There is a growing body of evidence that caffeine exerts beneficial effects on the liver; however, the molecular mechanisms by which caffeine exerts beneficial effects on the liver are poorly defined.
The aim of the present study was to examine the efficacy of caffeine in preventing thioacetamide (TAA)-induced cirrhosis in rats.
Materials and methods
Cirrhosis was induced by chronic TAA administration and the effects of coadministration of caffeine for 8 weeks were evaluated, including control groups.
The administration of TAA induced liver cirrhosis, which was inhibited by caffeine. Caffeine prevents elevation of liver enzymes. Liver histopathology and hydroxyproline levels were significantly lower in the rats treated with TAA plus caffeine compared with TAA only. Caffeine shows antioxidant properties by restoring the redox equilibrium [lipid peroxidation and glutathione peroxidase (GPx) levels]. Western blot assays showed blockade of the expression of transforming growth factor-β and its downstream inductor connective tissue growth factor. Similarly, caffeine decreases messenger RNA levels of these profibrogenic proteins. In addition, caffeine inhibits hepatic stellate cells because of blockade of the expression of α-smooth muscle actin; in the western blot assay, we also found low levels of mRNA of collagen α1. Zymography assays showed that caffeine had an effect on the activity of matrix metalloproteinases 2 and 9, but no effect on the expression of tissue inhibitor of metalloproteinases-1, using RT-PCR.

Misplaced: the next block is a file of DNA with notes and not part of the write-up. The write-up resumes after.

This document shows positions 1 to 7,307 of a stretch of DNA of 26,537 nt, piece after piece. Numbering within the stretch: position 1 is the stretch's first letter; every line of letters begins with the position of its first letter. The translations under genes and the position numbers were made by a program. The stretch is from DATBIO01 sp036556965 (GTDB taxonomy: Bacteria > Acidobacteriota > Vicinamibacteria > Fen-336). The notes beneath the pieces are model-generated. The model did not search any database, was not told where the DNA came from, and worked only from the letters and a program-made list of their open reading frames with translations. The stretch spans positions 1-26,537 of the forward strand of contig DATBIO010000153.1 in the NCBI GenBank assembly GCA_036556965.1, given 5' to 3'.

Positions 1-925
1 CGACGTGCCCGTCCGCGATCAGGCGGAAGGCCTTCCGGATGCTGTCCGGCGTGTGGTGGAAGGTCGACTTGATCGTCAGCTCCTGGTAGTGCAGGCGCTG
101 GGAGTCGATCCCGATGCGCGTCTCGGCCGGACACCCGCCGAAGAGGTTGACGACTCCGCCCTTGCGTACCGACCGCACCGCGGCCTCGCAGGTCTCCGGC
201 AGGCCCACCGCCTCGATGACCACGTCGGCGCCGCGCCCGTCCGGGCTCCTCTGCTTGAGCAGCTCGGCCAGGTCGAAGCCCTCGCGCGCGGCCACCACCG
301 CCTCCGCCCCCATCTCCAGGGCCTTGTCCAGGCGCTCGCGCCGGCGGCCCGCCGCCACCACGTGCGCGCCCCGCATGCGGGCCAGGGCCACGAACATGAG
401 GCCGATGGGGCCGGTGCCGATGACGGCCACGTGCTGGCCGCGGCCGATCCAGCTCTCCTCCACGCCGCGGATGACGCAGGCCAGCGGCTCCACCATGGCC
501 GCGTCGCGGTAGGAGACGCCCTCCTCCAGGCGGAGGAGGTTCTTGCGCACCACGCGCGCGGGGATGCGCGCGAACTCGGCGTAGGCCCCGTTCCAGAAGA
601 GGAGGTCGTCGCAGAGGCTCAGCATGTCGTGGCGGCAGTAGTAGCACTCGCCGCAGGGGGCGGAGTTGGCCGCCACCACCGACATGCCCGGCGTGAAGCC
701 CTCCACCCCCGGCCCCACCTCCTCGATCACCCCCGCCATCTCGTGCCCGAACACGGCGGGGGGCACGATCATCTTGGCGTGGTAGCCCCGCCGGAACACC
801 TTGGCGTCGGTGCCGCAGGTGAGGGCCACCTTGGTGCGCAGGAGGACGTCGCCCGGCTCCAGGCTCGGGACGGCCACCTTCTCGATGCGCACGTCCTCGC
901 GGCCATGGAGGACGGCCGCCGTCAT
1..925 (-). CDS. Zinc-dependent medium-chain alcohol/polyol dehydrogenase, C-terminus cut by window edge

Our results show that caffeine prevents experimental cirrhosis; the mechanisms of action are associated with its antioxidant properties and mainly by its ability to block the elevation of the profibrogenic cytokine transforming growth factor-β, which may be associated with attenuation of the inflammatory and fibrotic processes.